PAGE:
If you have been following along recently, it is probably quite obvious that I am passionate about teaching children to cook. When children cook, they are able to learn the skills that will help them to make healthy food choices. These are skills that will last with them for a lifetime. My children are quite spoiled with video games, dolls, clothes, and fancy shoes. That doesn’t mean anything compared to the gift of cooking that I hope to give them. Now that………..is really a gift worth giving!
I take my children to the grocery store and we look at labels. We talk to farmers at the farmer’s market. We discuss why we eat certain foods and not other foods. I try not to beat them up with all this information, but it is repeated quite often. Last night at softball, my daughter chose a blue drink over a red drink because she had heard that Red40 is a carcinogen. I would certainly prefer she drank water, but my point is………she made the best decision she could based on the information she had. I think that most children will do that. They just need to have the information to make healthy decisions for themselves.
1. Cooking is fun! We had a blast cooking with the girls at Food Revolution Day. It was a long process to make pasta from scratch, but there were giggles and smiles the entire time.
2. Cooking lessons can be started at a very young age. We had girls as young as 5 cooking with us at Food Revolution Day. I was amazed at how the little ones were able to prepare the pasta dough as well as the older girls. We had plenty of adult supervision, but these girls were really making pasta. Tearing lettuce, stirring bowls…….there are lots of tasks children even younger than 5 can do. The best part……..teach them young and they can be a real help to you at mealtime. I was hustling to get dinner to the table one night recently, and my daughter came to me and asked if she could make the salad. Wow! That was a huge help to me.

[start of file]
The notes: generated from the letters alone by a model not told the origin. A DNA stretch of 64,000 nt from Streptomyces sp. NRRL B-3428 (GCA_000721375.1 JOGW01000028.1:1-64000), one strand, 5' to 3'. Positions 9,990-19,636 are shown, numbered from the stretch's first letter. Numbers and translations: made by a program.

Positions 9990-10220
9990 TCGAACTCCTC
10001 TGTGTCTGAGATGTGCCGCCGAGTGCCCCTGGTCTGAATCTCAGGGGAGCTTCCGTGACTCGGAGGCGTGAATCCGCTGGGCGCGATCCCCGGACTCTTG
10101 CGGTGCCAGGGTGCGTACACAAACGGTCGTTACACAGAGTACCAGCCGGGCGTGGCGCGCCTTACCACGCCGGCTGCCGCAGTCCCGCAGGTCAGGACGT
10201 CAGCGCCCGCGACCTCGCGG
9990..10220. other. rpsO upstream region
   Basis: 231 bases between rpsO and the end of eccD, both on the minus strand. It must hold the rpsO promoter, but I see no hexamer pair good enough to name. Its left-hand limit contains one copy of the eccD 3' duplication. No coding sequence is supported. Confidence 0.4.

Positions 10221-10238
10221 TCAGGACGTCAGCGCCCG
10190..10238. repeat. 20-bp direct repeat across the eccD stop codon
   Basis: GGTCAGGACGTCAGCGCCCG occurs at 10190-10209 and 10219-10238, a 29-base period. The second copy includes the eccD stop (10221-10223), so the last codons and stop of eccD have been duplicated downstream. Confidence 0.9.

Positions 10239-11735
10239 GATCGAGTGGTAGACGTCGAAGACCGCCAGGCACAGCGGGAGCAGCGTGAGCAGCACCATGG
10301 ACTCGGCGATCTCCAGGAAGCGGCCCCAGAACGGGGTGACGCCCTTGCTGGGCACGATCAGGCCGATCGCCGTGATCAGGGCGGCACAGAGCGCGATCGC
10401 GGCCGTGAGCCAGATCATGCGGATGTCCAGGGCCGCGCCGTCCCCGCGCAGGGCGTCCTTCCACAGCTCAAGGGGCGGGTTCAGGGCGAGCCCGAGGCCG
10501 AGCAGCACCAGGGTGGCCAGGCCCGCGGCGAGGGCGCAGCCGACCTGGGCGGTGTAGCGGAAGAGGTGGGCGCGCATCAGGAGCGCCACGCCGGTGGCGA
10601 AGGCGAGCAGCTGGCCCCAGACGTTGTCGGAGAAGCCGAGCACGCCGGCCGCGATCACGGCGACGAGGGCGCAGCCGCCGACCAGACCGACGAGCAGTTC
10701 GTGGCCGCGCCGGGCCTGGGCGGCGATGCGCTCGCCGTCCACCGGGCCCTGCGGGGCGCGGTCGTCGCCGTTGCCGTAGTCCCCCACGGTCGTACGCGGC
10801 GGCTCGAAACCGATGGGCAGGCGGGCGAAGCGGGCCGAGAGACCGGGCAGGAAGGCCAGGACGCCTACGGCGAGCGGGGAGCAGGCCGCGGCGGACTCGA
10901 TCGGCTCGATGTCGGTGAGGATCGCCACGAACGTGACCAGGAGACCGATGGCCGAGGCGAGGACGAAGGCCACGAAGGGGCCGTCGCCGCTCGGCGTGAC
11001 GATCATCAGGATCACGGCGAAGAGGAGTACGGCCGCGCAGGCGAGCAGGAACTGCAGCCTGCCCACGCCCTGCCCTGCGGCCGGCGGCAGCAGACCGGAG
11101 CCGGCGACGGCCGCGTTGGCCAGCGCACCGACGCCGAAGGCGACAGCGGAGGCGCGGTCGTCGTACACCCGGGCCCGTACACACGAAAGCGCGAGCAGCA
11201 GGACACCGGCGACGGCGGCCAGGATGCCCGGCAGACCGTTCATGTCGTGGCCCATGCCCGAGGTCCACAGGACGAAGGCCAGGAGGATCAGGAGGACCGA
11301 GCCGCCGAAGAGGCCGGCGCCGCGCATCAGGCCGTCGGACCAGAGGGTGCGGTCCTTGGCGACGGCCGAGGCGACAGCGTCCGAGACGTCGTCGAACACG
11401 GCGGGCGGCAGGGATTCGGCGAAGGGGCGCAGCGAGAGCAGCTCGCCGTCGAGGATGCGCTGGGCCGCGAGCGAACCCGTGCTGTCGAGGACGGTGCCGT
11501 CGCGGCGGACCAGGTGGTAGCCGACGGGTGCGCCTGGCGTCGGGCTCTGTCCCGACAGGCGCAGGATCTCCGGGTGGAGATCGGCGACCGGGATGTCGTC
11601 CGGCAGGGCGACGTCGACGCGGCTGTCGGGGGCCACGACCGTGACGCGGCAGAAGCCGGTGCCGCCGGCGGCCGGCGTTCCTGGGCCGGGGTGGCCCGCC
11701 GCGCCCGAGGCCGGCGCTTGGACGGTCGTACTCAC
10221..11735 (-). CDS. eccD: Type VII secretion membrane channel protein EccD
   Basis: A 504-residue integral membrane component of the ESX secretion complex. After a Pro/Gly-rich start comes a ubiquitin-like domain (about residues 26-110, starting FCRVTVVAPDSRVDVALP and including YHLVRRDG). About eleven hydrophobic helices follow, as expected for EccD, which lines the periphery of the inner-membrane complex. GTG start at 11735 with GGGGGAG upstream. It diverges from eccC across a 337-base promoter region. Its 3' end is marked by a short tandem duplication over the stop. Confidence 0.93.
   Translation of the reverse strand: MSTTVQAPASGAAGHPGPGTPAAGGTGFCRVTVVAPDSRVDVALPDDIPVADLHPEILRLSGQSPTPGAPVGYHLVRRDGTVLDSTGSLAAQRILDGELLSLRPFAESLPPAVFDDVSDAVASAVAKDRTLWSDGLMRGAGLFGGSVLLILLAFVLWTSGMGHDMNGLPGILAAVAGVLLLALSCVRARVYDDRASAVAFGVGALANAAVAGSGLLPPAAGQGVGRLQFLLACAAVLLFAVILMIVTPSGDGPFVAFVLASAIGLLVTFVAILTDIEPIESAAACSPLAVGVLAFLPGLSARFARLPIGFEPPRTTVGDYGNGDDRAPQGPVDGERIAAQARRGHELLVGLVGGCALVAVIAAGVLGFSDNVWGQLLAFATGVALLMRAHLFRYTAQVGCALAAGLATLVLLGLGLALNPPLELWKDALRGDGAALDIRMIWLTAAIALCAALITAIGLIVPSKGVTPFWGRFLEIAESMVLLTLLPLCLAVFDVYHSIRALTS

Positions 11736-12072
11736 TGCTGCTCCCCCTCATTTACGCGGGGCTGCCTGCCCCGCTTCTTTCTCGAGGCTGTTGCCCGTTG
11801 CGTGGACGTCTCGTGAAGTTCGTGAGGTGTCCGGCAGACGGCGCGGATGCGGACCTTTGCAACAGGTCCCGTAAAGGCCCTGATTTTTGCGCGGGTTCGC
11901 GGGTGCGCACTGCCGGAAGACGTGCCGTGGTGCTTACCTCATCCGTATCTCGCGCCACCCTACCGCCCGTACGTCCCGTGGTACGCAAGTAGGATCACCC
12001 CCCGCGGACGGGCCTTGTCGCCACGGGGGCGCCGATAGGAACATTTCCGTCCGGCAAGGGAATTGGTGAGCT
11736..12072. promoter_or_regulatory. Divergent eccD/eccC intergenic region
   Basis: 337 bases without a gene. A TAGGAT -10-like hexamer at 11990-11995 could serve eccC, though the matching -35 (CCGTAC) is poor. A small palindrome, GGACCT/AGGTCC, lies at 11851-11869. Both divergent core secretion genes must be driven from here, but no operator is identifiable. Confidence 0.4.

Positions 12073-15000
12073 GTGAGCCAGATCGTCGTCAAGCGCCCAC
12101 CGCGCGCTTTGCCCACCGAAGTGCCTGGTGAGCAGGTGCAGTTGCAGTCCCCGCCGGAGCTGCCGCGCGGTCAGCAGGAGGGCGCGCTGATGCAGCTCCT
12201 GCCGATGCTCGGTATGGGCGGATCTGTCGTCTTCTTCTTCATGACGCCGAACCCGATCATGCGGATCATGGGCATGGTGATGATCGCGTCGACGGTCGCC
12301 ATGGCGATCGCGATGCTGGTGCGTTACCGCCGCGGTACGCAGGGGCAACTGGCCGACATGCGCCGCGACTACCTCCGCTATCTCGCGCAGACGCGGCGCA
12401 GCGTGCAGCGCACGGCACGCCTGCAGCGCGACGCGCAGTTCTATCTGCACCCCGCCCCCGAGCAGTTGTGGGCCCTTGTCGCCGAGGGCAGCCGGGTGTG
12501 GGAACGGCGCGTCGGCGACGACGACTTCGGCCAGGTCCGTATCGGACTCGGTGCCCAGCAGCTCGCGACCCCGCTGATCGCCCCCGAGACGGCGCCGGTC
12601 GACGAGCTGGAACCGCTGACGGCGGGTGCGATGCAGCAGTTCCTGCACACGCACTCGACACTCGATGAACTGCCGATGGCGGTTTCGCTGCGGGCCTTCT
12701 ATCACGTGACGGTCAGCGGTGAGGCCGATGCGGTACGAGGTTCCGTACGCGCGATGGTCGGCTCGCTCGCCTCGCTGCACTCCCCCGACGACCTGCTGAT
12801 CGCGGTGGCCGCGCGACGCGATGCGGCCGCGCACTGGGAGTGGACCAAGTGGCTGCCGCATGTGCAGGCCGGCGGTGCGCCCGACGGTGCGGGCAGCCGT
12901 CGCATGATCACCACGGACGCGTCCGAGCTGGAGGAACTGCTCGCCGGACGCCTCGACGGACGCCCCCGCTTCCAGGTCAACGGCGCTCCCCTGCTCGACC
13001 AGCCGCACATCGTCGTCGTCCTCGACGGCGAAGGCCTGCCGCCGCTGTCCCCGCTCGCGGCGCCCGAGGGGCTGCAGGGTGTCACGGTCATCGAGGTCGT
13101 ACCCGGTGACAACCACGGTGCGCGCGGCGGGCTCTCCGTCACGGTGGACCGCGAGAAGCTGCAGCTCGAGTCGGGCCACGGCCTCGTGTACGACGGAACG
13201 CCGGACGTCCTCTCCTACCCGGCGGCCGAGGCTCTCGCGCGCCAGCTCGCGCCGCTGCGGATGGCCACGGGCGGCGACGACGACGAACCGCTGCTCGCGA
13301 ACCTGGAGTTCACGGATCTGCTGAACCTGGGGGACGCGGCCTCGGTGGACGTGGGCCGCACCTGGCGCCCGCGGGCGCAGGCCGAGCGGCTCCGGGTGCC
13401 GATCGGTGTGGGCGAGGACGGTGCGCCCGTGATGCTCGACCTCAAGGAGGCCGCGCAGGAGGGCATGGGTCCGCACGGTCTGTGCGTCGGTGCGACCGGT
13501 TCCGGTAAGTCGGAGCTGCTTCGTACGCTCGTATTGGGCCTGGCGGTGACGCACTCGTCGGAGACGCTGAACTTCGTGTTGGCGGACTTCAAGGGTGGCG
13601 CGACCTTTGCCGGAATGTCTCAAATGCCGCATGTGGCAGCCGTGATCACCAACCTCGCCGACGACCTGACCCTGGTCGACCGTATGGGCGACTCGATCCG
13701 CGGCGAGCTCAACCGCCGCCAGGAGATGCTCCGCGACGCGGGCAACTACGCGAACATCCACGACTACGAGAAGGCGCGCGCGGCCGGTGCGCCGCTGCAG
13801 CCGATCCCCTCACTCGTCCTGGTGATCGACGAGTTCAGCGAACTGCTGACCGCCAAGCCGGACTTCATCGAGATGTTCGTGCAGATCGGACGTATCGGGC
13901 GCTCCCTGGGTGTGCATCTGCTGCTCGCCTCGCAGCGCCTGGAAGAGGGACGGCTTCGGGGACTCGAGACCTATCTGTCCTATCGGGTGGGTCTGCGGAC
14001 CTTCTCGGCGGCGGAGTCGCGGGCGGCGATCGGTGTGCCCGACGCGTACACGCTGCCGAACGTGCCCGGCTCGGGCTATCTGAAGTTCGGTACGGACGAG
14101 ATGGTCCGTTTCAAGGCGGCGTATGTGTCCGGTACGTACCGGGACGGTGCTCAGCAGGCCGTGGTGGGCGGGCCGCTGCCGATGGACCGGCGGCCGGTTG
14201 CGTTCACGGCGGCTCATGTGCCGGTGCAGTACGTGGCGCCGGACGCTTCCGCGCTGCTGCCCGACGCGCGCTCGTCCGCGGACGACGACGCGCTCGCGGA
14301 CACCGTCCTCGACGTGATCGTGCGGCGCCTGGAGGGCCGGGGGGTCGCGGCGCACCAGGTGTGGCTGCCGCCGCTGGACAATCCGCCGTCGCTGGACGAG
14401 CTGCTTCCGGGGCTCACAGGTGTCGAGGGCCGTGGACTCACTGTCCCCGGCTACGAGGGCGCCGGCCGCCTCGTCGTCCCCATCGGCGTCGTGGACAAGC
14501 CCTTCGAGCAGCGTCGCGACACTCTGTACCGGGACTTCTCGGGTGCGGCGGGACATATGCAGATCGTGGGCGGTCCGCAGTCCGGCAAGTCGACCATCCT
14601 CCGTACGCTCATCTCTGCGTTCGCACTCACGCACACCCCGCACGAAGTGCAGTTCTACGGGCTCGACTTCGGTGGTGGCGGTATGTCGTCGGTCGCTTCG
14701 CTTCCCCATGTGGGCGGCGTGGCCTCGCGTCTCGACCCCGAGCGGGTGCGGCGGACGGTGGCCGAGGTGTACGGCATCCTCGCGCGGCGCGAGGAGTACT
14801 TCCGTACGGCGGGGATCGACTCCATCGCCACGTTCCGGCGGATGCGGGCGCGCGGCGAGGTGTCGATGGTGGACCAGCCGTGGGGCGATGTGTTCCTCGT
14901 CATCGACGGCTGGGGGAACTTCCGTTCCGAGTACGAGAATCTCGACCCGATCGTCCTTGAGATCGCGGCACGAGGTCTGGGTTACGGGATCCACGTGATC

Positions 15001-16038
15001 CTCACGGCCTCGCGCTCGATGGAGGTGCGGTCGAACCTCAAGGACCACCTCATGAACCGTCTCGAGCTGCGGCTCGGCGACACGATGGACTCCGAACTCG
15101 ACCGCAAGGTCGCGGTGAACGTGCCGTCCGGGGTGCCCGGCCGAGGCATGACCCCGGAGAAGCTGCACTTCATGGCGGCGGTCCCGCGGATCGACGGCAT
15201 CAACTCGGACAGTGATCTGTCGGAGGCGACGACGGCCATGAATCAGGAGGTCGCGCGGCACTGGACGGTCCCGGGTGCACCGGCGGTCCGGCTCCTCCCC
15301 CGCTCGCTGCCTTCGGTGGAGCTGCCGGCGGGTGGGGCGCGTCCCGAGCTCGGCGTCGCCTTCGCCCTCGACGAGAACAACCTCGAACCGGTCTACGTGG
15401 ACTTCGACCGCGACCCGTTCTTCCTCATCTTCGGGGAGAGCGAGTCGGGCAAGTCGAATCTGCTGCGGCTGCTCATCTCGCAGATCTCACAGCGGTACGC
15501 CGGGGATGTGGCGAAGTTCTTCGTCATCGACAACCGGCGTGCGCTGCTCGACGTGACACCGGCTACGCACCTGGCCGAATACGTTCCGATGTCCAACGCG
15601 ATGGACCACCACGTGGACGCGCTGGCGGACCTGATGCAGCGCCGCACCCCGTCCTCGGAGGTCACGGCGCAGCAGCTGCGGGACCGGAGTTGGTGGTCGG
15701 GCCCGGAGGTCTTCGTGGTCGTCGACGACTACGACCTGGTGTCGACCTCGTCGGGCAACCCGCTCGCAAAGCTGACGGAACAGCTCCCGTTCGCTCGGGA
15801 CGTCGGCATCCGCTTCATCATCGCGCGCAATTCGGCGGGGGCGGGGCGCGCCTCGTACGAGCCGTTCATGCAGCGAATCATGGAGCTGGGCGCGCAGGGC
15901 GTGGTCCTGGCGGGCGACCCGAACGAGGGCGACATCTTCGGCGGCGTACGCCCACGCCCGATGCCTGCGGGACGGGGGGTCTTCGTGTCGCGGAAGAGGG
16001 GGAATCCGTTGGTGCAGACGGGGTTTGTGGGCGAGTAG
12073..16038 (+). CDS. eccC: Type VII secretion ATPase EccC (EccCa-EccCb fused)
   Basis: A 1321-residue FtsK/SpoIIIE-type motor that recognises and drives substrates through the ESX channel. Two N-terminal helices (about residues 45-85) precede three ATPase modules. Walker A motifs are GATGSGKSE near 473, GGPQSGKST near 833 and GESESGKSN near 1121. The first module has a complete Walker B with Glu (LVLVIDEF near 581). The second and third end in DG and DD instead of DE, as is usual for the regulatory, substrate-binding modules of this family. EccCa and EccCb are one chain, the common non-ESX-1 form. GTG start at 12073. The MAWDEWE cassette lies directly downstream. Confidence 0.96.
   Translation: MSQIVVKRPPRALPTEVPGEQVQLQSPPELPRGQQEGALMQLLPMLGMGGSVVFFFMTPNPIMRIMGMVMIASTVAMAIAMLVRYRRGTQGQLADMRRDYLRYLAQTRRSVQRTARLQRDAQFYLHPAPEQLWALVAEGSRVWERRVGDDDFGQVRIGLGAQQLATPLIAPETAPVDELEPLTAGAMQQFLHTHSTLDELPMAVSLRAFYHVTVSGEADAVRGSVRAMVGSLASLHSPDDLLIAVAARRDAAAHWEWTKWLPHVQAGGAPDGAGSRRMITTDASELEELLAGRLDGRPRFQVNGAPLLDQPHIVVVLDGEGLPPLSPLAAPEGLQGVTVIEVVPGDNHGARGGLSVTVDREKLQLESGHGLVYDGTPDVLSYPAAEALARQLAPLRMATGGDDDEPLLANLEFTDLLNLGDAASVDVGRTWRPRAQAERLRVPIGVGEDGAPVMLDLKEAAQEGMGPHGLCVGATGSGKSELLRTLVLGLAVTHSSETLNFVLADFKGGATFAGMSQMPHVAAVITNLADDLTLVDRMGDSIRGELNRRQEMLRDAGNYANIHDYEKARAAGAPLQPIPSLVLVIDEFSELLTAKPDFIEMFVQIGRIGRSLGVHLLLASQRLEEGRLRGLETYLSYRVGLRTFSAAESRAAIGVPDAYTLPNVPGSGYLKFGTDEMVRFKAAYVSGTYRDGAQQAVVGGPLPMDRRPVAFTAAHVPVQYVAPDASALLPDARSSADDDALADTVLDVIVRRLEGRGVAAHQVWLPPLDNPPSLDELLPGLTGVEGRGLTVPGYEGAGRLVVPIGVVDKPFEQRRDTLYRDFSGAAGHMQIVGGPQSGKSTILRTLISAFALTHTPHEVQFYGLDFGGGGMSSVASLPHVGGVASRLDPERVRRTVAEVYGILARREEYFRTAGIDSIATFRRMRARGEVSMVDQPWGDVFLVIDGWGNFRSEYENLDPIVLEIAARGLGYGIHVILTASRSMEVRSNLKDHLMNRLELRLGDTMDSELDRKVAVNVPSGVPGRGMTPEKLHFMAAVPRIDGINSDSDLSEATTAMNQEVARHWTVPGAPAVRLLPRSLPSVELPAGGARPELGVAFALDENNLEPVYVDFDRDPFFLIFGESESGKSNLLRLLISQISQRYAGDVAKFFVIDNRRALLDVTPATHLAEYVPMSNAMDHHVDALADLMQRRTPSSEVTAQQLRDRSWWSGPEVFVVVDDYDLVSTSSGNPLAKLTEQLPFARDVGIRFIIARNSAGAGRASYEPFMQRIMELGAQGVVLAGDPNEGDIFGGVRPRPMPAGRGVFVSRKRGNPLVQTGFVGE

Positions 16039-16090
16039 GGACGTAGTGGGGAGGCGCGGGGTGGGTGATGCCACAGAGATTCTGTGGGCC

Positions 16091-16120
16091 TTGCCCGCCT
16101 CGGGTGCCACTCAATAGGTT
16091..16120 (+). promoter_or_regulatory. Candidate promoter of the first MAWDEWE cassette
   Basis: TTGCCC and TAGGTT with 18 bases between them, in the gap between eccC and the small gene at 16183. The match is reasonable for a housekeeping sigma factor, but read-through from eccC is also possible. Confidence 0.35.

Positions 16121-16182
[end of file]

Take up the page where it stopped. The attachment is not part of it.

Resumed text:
3. Children CAN make complicated recipes with supervision. Making homemade pasta only has 4 ingredients, but there are plenty of steps involved. The girls did not shy away from working on each step. With the younger girls, I expected there to be some issues with attention spans. After all, this was a 3 hour session. I noticed that any attention issues were easily handled and each girl was able to complete her homemade pasta. Start with simple recipes, but don’t be afraid to let your children help with the more complicated recipes as well.
4. Children will more readily eat food that they cook. Let’s face it………kids are picky. Even kids who claim to not be picky like food that is familiar to them. This is one of the reasons that McDonald’s is so successful. Their food looks the same no matter if you are in California or Ohio. I was blown away when the girls all readily ate the pasta that they had made. We had a few who didn’t want sauce, but they all tried the pasta. I didn’t hear one complaint. I wonder what else they would eat if they prepared it? Vegetables, maybe?
5. Children are genuinely interested in what they put in their bodies. Our Food Revolution Day event included a short lesson on label reading. We read a store-bought guacamole label which had a long list of ingredients. I asked the girls if they would want to eat some of the chemical ingredients? They did not. Very loudly they told me they did not want to eat chemicals. They all seemed to prefer whole ingredients with names they could pronounce like avocado and lemon juice. I was surprised by how much they really did care about ingredients.
Food Revolution Day was a day of fun, but it also showed me how much fun cooking with children really is. It was so much fun to share the day with these girls and I look forward to cooking with them again in the future. I encourage you to pick a fun recipe and head into the kitchen with your junior chefs. Have fun creating delicious dishes, fun family memories, and being an advocate for healthy food for your family.
What is the most complicated dish you have cooked with your kids? When did you start to cook and who taught you? Tell me a story of cooking with your parents or grandparents.
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